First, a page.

The Globe How to describe where you are,

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The Globe How to describe where you are, and how to find new places.

Intelligence Competition • To find who is smarter, males or females , we are going to conduct a scientific experiment. I will give the name of a place in Arizona. When you have located that place on the map, first. No cheating!

raise your hand . This is a timed test. The first 5 times will count for the team score. Lowest times win. Ladies

Ladies find • Sasabe Arizona

Guys find • Holy Joe Peak

HINT!!!

Look in I 9

You need Coordinates (= two numbers) • One set across • One set • I 9 down • Start at logical point - on flat map, upper left corner (just like reading.) • Use letters or numbers BINGO!

Can we do this for the Earth?

(Photo of Earth here)

We have a problem!

• Spheres point.

don’t have a logical starting

BUT, The Earth rotates on its axis.

This gives us Two logical Starting points.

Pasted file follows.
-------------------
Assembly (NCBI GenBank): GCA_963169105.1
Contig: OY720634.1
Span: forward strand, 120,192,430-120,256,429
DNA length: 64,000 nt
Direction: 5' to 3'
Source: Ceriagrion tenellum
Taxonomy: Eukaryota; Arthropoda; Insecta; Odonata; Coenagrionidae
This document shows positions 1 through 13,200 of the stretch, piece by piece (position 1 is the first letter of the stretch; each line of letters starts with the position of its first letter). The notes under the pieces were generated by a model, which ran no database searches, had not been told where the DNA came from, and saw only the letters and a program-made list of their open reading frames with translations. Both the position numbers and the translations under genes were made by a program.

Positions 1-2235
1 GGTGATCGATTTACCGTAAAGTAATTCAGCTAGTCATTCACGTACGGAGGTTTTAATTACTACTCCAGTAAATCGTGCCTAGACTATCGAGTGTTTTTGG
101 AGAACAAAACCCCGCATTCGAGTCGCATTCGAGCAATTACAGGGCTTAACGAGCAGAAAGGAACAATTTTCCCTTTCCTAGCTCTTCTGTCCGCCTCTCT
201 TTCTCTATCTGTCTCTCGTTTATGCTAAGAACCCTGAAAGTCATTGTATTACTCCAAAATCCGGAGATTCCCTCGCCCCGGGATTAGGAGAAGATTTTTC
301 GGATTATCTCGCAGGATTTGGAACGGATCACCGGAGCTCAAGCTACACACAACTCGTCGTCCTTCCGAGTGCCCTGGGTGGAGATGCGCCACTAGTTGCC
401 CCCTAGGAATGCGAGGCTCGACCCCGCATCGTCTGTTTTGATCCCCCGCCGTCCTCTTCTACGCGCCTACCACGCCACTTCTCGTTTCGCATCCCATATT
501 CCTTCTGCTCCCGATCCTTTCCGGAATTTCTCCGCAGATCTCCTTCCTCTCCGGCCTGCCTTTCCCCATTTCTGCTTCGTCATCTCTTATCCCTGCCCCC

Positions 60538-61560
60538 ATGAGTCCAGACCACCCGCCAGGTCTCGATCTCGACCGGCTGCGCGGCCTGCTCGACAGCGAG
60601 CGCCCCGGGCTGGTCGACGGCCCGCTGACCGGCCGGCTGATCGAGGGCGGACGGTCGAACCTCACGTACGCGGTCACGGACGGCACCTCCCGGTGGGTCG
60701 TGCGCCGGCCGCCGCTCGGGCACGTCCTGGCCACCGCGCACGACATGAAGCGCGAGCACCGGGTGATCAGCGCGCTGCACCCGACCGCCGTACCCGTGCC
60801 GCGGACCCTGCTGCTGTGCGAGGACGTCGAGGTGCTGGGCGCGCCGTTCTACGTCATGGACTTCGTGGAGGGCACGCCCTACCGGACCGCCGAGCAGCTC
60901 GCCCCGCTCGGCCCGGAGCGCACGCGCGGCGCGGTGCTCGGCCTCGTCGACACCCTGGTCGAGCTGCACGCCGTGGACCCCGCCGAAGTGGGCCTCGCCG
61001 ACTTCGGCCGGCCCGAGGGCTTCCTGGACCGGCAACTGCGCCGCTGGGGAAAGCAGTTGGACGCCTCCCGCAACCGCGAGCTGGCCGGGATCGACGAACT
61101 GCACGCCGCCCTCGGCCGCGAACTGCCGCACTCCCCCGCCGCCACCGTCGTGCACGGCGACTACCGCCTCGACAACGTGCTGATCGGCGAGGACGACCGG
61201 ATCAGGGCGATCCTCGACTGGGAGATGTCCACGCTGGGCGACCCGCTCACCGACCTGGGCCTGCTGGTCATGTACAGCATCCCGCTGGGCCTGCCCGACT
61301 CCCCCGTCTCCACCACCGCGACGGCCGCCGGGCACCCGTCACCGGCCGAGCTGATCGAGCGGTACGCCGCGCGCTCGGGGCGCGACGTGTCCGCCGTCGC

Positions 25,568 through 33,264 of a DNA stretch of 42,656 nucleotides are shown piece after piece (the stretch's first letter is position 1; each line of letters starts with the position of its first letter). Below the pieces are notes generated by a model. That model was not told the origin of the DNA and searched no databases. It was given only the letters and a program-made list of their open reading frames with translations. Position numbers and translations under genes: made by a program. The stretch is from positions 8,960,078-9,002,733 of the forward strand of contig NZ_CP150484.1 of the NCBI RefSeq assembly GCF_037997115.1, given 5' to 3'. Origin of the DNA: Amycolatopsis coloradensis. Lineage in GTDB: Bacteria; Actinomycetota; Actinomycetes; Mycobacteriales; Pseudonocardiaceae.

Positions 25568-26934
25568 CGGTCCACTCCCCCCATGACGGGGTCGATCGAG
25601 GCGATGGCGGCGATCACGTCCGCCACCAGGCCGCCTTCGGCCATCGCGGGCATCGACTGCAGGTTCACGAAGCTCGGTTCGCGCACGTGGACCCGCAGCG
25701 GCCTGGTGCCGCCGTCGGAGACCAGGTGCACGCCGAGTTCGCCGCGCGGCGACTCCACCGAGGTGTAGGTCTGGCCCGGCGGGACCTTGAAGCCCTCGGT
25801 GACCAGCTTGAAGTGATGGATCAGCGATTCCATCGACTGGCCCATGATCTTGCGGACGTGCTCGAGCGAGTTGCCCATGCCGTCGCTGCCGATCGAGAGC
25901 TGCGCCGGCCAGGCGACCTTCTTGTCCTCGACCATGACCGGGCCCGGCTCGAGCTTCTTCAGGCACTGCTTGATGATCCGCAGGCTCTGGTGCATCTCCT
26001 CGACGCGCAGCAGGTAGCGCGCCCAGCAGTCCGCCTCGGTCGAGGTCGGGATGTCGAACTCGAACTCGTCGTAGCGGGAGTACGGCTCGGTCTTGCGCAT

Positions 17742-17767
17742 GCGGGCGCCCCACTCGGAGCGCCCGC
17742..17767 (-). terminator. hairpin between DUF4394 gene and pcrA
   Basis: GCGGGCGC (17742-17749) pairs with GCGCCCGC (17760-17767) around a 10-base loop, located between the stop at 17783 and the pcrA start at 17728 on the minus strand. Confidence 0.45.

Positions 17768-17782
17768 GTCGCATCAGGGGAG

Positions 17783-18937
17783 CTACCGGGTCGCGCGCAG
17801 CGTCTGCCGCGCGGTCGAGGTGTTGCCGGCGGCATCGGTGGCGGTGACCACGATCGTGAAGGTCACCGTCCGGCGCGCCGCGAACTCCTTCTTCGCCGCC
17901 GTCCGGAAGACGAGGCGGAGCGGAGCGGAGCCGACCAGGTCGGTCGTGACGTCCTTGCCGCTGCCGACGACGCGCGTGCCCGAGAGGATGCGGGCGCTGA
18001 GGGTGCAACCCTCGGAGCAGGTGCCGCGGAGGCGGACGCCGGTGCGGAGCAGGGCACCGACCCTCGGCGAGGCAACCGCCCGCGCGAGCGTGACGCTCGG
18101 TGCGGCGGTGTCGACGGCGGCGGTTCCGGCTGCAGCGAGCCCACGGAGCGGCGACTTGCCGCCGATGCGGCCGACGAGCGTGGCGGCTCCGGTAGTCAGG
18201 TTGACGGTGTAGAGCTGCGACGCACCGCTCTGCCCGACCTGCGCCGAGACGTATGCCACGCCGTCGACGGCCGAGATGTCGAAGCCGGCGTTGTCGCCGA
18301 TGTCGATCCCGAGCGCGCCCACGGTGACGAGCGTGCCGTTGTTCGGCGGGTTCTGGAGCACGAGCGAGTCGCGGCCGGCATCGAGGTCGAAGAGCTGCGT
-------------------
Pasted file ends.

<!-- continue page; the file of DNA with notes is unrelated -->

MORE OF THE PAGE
North Pole (How would You know if You were There?) Axis South Pole

You could then draw lines from one pole to the other.

Now, if you divide each of those lines in half and draw a line through the midpoints… You get the Equator

Next, draw lines around the Earth parallel to the equator .

Finally, we have our grid !

Remember from math Circles are divided into 360 degrees .

Latitude • Measures degrees north/south – also called parallels • Starting point: Equator 0º • Ending point: Poles 90 ° N,S • Equator separates North/South Hemispheres • Equator is a great circle – the only parallel great circle – What in the world is a GREAT CIRCLE ?

A great circle is the edge of a cut through the Earth passes through Earth’s center that

Longitude • Measures degrees east/west – also called meridians • Starting point: Prime Meridian 0º • Ending point: International Date Line 180º • Separates East/West hemispheres – every meridian and the one opposite make a great circle

Each Degree of Latitude (or Longitude at the Equator) • Represents ~69 miles • (360 x 69 = 24,840mi) • To be more precise: – each degree • 60 minutes • ~1.15 miles – each minute • 60 seconds • ~101 feet

Distance for a degree of longitude varies

Written Form latitude , longitude degrees minutes (&seconds) Phoenix: 33 º 26 ’ N , 112 º 04 ’ W MCC: 33 º 25 ’ N , 111 º 49 ’ W

International Meridian Conference • 1884 • 27 nations • Established Royal Observatory at Greenwich England as the Prime Meridian

Map Projections • A globe is not always the best representation of the Earth – Doesn’t show local detail – Lacks convenience - not portable

Map Projections • But a globe is the only true representation of: – direction – area – shape – distance

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